line through (0,2) is y = mx + 2. In Fig. 525, we plot the parabola
y = [(x) =x
2
+}x + 2 and the lines y =mx + 2 for m = 0, 1, and 2.
x
y = x
2
+ ~ x + 2
z
x
Fig. S25 The line y = x + 2 is overtaken by y = x
2
+ tx + 2 at x = 0 and
y = 2x +2 overtakes y =x
2
+}x + 2.
We see from the figure that the lines y = Ox + 2 and y = x + 2 are
overtaken at Xo = 0 by the parabola y= x
2
+tx + 2, while the line y =
2x +2 overtakes the parabola at O. Thus, the derivative f' (0), if it exists,
must lie somewhere between 1 and 2. To find the precise value of/'(O), we
make another observation from the figure: a line is overtaken by the parab
ola when the second (circled) point of intersection lies to the left of 0,
while the line overtakes the parabola when the second point of intersection
is to the right of O. We can locate this point for arbitrary m by solving the
equation
x
2
+ }x +2 =mx + 2
x
2
+ (t  m)x = 0
CHAPTER 3 199
x(x+}m)=O
3
x=O or x=m
z
The circled point is the one which is not. 0; i.e., it is m  t. For m <t,
m  } is negative, and the parabola overtakes the line; for m >t, m  t
is positive, and the line overtakes the parabola. Thus A = (oo,t) and B =
ct,oo). The point of transition between A and B is t; we conclude that
[(x) =x
2
+tx + 2 is differentiable at Xo = 0 and that ['(D) =}.
CHAPTER 3
1.
x gl(X) =x g2(X) = x
2
g3(X) = x
3
0.1 0.1 0.01 0.001
0.01 0.01 0.0001 0.000001
0.002 0.002 0.000004 0.000000008
0.0004 0.0004 0.00000016 0.000000000064
The functionsg2 and g3 appear to vanish rapidly at O. (In fact, g}. does by
the quadratic function rule; see Exercise 3 for g3')
2. (a) If I and g vanish at xo, then I(xo) =g(xo) =O. Then (f+ g)(xo) = I(xo) +
g(x0) =0 +0 =O.
(b) fg(xo) = f(xo)g(xo) = O ~ ( x o ) = O.
3. Let I(x) = (x  xo? f(xo) = (xo  xo? = 0
2
=O. To show that ['(xo) =0,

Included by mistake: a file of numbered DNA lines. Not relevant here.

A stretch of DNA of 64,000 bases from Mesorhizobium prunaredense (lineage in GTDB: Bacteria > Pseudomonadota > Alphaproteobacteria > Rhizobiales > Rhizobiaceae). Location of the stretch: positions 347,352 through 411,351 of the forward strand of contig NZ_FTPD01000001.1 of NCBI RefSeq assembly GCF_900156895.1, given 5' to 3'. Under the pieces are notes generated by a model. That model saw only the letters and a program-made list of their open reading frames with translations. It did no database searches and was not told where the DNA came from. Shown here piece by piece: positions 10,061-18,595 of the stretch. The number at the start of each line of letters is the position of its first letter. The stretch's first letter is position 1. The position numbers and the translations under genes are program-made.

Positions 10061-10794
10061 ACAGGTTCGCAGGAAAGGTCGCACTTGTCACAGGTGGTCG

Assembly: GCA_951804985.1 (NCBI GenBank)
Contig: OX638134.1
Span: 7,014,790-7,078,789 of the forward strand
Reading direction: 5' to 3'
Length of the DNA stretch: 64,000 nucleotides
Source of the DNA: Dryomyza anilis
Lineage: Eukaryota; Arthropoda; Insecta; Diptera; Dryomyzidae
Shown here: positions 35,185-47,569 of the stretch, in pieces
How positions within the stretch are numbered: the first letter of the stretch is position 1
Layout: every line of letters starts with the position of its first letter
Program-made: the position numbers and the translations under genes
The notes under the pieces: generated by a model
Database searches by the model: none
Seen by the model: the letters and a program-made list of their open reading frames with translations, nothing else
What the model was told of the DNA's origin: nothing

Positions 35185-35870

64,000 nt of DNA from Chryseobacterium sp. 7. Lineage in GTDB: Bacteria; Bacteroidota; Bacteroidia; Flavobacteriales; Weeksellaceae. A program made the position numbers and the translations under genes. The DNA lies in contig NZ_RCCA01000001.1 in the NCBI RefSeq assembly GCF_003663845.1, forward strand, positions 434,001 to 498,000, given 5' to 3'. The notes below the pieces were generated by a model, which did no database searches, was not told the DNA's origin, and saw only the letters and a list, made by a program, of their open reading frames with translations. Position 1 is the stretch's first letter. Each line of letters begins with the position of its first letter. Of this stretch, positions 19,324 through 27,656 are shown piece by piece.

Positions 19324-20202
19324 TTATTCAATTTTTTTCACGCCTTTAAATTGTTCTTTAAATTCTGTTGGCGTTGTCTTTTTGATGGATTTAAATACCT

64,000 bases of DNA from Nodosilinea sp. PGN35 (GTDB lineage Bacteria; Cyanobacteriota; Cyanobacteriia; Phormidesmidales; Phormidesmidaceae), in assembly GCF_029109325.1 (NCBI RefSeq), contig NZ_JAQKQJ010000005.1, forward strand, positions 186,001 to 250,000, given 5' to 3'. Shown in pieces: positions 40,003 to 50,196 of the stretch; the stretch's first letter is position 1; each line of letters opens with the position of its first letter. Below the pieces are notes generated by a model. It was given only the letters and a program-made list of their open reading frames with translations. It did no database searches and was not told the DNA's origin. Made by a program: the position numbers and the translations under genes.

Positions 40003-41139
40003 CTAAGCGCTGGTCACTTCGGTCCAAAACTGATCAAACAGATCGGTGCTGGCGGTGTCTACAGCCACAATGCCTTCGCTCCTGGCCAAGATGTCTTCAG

we multiply out: I(x) = xl.  2xoX +x ~ . We may apply the quadratic func
tion rule to get ['(x) = 2x  2x
o
; therefore, ['(x0) = 2x
o
 2x
o
= O.
4. We use both parts of Theorem 3. By part 2, (1)'2 is rapidly vanishing at
xo. By part 1, '1 + (1)'2 ='1  r2 is rapidly vanishing at xo.
s.. By Theorem 2, rex) = f(x)  f(xo)  t'(xo)(x  xo) va!lishes rapidly at xo.
By Theorem 3, so does
ar(x) = al(x)  af(xo)  al'(xo)(x  xo)
Thus, by Theorem 2, af(x) is differentiable at Xo with derivative at'(xo).
6. Referring to Fig. 33, we see that the extreme values of y for points in the
bowtie region occur at the four points which are marked in the figure. If a
and b are the endpoints of I, the y values at these points are
(f'(xo)  l)(a  xo)
(f'(xo) + l)(a  xo)
200 APPENDIX: SOLUTIONS
(j'(xo)  l)(b  xo)
(f'(xo) + l)(b  xo)
Choose B so that all four of these numbers lie between B and B.
7. Since we now have the product rule, we write lex) =x
4
=x
2
x
2
and com
pute!'(x) =2x
2
x
2
+x
2
2x
2
=4x
3
Then!'(O) =f(O) =0, sof(x)
vanishes rapidly at O.
8. Let [(x) =(x 3)2(x  7)2. At x =3, (x  3)2 vanishes rapidly (see Solved
Exercise 3). By Theorem 5. so does (x  3)2(x  7)2. Similarly for x = 7.
(Alternatively, you may compute ['(x) by the product rule.)
9. Say that the line 11 has slope g' (x 0) + 1. This line is then y =g(x0) +
(g'(xo) + l)(x  xo) It inters'ects y =}g(xo) when
tg(xo) =g(xo) + (g'(xo) + l)(x  xo)
i.e.. when
1 g(xo)
x = xo "2g'(xo) + 1
If g' (x 0) + 1 >0, this point is to the left of x o. The lefthand endpoint I is
this value of x, or the lefthand endpoint of the interval which works for i
1
ovenaking the graph of g, whichever is nearer to xo. Ifg'(xo) + I is negative,
we may simply use the endpoint of the interval which works. (Draw your
own figure for this case.)
10. Let